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Tuesday, 20 December 2011

SPA ENB No. 323

                 The SOCIETY for POPULAR ASTRONOMY
         Electronic News Bulletin No. 323  2011 December 18

Here is the latest round-up of news from the Society for Popular
Astronomy.  The SPA is Britain's liveliest astronomical society, with
members all over the world.  We accept subscription payments online
at our secure site and can take credit and debit cards. You can join
or renew via a secure server or just see how much we have to offer by

By Andrew Robertson, Planetary Section Director

Mercury reaches greatest western elongation of 22° on December 23, so
it will be a morning object visible in the SE before sunrise.  At the
start of civil twilight (07:19, about 41 minutes before sunrise) on
December 18 and 19 it will be at 9° altitude.  By the 23rd it will be
at 8° altitude and by the 27th it will be down to 7° altitude, and
thereafter it descends quickly.  So it is an opportunity for early
risers with a good horizon to the SE to view that elusive planet.
Twilight times are for my location at 1°.5 east of Greenwich; they
will be four minutes later for each degree further west you are.
Latitude may make a difference too.


The 'Dawn' spacecraft has spent the last four years on its way to the
asteroid Vesta, which was discovered over 200 years ago but until now
has been seen only as little more than an unresolved starlike point
and considered simply as a large rocky asteroid.  Now the spacecraft's
instruments are revealing its true complexity.  Astronomers are seeing
enormous mountains, cliffs, craters of all sizes, and plains.  It has
a rich chemical history and an iron core.  Its surface features
indicate that it is 'differentiated' like the 'terrestrial' planets
Mercury, Venus, the Earth and Mars.  Differentiation is what happens
when the interior of a planet gets hot enough to melt, separating its
materials into layers: the light material floats to the surface while
the heavy elements, such as iron and nickel, sink to the centre.

The history begins about 4.57 billion years ago, when the planets of
the Solar System started forming from the primordial solar nebula.
As Jupiter gathered itself together, its powerful gravity stirred up
the material in the asteroid belt so objects there could no longer
coalesce.  Vesta was in the process of growing into a planet when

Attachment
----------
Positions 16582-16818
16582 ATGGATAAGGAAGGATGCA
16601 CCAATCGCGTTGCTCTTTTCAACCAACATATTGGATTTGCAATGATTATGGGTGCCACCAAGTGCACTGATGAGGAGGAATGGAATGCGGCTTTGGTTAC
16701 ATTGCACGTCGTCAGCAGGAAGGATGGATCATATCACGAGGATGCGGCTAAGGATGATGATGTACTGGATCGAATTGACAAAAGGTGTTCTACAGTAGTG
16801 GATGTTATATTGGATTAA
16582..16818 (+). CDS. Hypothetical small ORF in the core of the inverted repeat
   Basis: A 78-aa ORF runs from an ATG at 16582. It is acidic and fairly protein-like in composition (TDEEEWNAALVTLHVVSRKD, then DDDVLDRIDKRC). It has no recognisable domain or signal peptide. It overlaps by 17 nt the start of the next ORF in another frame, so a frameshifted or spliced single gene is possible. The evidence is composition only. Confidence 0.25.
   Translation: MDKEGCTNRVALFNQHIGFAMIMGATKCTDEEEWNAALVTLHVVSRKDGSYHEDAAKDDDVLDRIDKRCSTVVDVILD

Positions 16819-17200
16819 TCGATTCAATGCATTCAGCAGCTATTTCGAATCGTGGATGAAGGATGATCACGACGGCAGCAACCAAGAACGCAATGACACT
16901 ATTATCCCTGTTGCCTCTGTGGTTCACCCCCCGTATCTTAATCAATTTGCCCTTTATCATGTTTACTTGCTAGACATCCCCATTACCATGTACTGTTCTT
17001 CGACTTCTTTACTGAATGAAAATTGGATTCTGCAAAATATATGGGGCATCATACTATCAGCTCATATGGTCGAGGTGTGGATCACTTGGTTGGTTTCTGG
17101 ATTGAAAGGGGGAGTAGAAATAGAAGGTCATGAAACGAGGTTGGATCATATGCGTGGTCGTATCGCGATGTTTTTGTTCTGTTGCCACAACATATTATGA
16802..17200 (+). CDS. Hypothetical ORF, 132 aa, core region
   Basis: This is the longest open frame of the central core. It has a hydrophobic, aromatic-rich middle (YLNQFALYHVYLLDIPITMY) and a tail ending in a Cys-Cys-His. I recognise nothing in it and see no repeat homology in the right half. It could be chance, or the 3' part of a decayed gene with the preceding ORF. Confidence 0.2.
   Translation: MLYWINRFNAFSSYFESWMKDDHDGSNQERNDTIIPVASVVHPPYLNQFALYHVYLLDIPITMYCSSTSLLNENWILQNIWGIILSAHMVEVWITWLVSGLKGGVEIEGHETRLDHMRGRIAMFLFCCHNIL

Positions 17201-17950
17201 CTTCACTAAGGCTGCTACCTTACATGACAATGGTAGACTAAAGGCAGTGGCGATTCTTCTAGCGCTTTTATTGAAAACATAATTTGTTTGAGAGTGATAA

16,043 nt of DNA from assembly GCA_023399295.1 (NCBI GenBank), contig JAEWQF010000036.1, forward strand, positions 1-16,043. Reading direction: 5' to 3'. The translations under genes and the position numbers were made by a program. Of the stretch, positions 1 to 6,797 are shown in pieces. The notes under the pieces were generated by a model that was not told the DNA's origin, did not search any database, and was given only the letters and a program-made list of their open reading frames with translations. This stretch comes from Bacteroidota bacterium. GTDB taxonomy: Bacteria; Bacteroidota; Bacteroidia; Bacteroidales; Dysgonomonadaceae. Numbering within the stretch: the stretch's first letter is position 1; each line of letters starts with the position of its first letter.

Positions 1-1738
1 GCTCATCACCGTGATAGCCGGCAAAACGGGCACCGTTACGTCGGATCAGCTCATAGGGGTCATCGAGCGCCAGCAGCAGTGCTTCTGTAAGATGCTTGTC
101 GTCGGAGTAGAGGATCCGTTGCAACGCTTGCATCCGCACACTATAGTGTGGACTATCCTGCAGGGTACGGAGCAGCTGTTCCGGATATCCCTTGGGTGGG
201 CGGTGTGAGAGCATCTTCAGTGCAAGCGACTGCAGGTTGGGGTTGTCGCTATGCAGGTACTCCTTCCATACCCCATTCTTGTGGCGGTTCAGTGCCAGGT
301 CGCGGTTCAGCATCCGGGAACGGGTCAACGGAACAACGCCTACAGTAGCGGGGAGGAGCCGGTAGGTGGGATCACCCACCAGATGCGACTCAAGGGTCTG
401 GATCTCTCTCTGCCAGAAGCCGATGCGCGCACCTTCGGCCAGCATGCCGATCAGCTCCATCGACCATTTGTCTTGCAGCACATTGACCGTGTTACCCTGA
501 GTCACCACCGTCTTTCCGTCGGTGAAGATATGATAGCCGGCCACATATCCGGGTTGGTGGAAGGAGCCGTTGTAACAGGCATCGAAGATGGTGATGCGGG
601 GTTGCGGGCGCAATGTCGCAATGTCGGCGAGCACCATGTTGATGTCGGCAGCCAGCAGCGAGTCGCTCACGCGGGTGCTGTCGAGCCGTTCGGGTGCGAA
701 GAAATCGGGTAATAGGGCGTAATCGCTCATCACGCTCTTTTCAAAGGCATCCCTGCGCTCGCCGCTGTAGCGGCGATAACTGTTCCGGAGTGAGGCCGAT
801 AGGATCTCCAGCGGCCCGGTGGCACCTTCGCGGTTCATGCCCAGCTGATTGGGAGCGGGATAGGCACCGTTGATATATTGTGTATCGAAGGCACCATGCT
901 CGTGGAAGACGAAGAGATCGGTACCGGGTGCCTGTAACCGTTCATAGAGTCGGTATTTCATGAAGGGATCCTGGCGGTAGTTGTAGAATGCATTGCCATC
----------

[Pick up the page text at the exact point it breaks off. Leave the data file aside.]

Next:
Jupiter interrupted the process.  Although Vesta's growth was stunted,
it is still differentiated like a true planet.  Astronomers believe
that the Solar System received radioactive aluminium and iron from a
nearby supernova explosion at the time when Vesta was forming.  Those
materials decayed and gave off heat.  As the asteroid was gathering
material into a big ball of rock, it was also trapping the heat inside
itself.  As Vesta's core melted, lighter materials rose to the
surface.  Vesta may have had volcanoes and flowing lava at one time,
although none has yet been found.  Vesta has so much in common with
the terrestrial planets that there may be a case to have it re-
classified as a 'dwarf planet'.  Dawn will leave Vesta towards the
end of 2012 for Ceres, where it will arrive in 2015.


A newly confirmed planet, Kepler-22b, is about 2.4 times the radius of
the Earth and is said to be in the 'habitable zone' of its star
(Kepler 22), about 600 light-years away.  Although it is much larger
than the Earth, its 290-day orbit is much like our own, and its star is
a G-type one like the Sun, but slightly smaller and cooler.  Scientists
do not know anything about Kepler-22b's composition, but its discovery
is claimed to be a step closer to finding Earth-like planets.

Kepler stares continuously at a particular area of sky in Cygnus and
Lyra; it measures the brightness of more than 150,000 stars, looking
for dips that may be caused by planet candidates that transit in front
of the stars.  It requires at least three dips equally spaced in time
to verify a signal as a transit.  Since its first list was published
last February, the number of planet candidates identified by Kepler
has nearly doubled, to over 2000, but now there are only 48 candidates
deemed to be in their respective stars' 'habitable zones', an actual
decrease from the 54 reported in February, largely because the Kepler
team has adopted a more realistic definition of what constitutes the
zone.  Candidates require follow-up observations to see whether they
are actual planets.  The Kepler team uses ground-based telescopes and
the Spitzer space telescope to review planet candidates found by the
spacecraft.  The matter is seen a bit more in perspective when it is
recognised out that, out of the 54 'habitable-zone' planet candidates
reported in February, Kepler-22b is the *only one* that has been
confirmed as a planet.

[(Editorial aside:) The 'habitable zone' of a planetary system merely
refers to the band of orbits where the mean temperature of a body in
thermal equilibrium between the heat arriving from the star and that